Sometimes I know that I may be a bit too old-school because there’s a little twitch in my eye whenever I have to refer to a given class as a Rogue. That’s become my go-to replacing Thief, and it really does make a fair amount of sense: Rogue skillsets are usually more covering a variety of skulky activities, which incorporates but is no means limited to thievery. Not to mention that calling someone a “Thief” seems like it’s underselling the situation.
Especially when the party is frequently engaged in the act of assault, murder, destruction of property, and unnatural acts with corpses.
A while back, I talked about how to understand the lifestyle of the MMO Warrior, because there’s always a Warrior. Just as surely, there’s always a Rogue, or a Thief, or if you have to go a little further afield, a Scoundrel or Stalker. So in the spirit of understanding these conventions, let’s talk about understanding MMO Rogues.
1. Rogues always dress in leather
In real life, being a successful thief involves not drawing attention to yourself. You have to blend into the background or at least look like someone no one would ask a single question about. So most thieves dress in normal but nondescript clothes, and roguish sorts try to look either fashionable or forgettable.
Not so in MMOs. No, Rogues wear leather. Half of the time they wear leather that’s covered in things like little vials of poison or depictions of one elf shivving another elf for the crime of having shiny things. The point is that there is a dress code, and it’s a dress code covered in tanned animal skins.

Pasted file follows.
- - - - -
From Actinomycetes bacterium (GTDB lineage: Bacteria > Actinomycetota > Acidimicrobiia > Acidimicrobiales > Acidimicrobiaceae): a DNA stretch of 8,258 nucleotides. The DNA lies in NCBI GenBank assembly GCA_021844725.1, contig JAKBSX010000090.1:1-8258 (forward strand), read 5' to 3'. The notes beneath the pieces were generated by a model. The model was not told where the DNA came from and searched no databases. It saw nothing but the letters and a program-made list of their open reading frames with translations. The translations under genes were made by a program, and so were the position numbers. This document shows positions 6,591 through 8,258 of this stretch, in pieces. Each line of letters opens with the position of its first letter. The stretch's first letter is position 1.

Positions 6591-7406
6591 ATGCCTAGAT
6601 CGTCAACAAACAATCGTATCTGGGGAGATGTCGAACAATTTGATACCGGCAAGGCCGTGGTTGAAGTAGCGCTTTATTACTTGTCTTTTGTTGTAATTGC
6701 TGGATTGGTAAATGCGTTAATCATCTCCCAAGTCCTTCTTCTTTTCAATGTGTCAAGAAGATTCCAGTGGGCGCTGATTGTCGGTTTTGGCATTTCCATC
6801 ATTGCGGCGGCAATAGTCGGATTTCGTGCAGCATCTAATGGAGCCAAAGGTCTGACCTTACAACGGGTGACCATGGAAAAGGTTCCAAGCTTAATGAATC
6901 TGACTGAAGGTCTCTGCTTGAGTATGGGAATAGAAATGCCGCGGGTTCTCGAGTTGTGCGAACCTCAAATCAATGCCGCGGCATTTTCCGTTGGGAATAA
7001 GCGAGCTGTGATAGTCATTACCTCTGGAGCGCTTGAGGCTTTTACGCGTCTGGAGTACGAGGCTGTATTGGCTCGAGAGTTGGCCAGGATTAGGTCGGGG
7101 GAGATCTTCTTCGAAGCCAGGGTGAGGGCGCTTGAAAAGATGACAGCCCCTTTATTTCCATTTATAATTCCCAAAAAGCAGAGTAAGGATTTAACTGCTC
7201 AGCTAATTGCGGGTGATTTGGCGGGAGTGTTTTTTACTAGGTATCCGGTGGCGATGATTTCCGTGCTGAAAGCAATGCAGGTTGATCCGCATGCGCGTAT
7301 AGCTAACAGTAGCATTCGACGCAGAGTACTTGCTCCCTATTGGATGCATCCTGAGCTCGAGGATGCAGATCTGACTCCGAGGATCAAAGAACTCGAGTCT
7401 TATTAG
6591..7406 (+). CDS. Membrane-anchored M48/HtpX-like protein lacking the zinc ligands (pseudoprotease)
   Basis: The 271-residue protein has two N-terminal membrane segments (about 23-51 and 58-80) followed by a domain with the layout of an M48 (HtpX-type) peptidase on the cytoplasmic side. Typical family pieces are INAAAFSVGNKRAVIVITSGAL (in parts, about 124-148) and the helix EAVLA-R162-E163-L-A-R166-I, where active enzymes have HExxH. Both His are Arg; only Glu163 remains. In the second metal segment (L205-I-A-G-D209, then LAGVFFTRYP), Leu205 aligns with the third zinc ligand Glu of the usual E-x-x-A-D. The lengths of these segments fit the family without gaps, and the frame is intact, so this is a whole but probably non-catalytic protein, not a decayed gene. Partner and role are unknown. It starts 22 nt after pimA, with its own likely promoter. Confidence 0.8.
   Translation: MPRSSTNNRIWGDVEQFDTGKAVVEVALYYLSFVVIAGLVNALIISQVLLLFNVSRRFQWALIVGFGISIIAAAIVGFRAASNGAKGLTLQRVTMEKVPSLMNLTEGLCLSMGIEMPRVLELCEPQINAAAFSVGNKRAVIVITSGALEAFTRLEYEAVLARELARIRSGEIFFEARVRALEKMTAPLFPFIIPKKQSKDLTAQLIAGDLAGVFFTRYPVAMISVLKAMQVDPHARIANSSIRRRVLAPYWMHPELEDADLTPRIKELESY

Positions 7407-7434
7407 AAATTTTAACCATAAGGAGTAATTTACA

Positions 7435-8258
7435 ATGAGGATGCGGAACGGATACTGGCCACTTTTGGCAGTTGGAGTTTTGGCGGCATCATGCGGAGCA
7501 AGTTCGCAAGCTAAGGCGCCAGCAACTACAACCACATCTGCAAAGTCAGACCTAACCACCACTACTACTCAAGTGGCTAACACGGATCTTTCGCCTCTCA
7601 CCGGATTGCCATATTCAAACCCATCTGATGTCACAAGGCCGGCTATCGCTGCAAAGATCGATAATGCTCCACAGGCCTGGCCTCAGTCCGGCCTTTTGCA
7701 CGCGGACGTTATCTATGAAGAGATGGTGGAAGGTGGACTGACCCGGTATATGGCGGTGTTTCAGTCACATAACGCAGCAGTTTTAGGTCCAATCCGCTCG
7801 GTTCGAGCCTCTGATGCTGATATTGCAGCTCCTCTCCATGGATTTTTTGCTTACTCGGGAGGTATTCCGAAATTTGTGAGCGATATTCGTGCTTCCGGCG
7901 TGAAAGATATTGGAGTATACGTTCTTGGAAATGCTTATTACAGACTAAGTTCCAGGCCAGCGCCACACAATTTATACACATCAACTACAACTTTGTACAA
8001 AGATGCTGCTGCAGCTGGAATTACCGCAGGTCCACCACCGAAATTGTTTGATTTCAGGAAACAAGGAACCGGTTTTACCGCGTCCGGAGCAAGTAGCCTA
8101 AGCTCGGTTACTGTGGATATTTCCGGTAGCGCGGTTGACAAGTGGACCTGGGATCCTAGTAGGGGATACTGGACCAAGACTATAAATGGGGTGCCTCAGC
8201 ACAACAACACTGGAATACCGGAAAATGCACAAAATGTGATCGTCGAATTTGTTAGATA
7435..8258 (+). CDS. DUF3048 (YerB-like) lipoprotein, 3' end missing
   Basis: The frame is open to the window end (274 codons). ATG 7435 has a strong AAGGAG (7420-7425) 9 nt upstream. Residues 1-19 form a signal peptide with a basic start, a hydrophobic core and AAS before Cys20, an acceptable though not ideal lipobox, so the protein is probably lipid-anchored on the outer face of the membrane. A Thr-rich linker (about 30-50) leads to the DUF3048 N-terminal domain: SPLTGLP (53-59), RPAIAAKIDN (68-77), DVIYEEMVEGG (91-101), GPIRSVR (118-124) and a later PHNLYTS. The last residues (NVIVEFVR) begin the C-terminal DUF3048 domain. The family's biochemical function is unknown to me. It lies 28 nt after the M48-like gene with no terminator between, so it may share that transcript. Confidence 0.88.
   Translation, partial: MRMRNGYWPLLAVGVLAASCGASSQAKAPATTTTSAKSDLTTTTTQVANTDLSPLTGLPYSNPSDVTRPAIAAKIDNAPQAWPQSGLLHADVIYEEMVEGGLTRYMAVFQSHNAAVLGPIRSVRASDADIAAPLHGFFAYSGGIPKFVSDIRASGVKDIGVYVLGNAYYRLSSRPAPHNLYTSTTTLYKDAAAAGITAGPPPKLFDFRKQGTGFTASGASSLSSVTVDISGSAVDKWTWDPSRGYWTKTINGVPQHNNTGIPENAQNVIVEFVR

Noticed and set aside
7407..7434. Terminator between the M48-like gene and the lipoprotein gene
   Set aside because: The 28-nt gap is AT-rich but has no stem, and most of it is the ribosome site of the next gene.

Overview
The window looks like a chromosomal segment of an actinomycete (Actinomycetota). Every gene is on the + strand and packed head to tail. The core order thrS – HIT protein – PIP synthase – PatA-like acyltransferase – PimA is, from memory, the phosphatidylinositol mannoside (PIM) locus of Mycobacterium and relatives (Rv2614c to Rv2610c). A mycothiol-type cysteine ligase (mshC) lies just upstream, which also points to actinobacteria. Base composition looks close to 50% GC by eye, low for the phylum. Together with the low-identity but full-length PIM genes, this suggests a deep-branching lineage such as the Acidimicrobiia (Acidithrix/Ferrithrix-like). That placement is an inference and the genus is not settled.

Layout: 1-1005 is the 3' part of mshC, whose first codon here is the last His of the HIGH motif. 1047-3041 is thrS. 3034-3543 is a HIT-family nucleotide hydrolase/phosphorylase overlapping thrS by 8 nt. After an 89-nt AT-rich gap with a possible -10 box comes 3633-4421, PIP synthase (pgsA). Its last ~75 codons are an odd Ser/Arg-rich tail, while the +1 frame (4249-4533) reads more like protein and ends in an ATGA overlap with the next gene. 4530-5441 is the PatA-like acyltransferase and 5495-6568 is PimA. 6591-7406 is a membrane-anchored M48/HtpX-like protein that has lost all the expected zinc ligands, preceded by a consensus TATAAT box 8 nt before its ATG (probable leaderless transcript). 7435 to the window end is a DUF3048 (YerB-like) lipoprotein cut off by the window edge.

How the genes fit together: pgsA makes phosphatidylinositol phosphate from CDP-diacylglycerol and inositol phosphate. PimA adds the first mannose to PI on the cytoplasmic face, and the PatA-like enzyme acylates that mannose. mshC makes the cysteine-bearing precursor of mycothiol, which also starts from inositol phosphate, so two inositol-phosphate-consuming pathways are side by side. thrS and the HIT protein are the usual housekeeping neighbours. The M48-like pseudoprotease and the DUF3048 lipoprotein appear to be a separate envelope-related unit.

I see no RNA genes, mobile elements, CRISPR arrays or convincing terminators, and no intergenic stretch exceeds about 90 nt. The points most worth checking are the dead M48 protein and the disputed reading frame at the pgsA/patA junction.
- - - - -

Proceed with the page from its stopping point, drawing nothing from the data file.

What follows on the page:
2. It’s a life of knives
The weapon of choice for Rogues always comes back to knives. That’s not to say every Rogue wields knives as their primary weapons, although a lot of them do, but you’ll always wind up coming back to knives. Sure, there are things called knives in Final Fantasy XIV that are clearly short swords, but then you start throwing knives in a circle and you’re right back to knives all over again.
Frequently you’ll even have a bunch of those knives on your aforementioned leather, as if you’re advertising that you are in fact a Rogue.
The usual runners-up for when knives aren’t available, of course, are guns. I’m not sure where this one comes from. Knives are small and easy to conceal, so that has some rationale. But guns are loud and tend to draw attention, so it seems like Rogues would prefer something else while doing crimes.
3. Every Rogue is connected to crime
Half of the time, a Rogue’s class name is the description of someone who commits a crime. A Thief is someone who steals. A Smuggler is someone who smuggles. A Stalker is someone who sits outside of your bathroom with a camera. But even if you don’t get named after a specific crime, you still exist in the larger criminal continuum. Sure, the Rogue Order Hall in World of Warcraft has lots of spies and such, but it also hires a lot of people with names that would sound normal for mafiosos from the 1950s – because if there’s one thing that works well for espionage, it’s interacting with people known to steal and backstab others.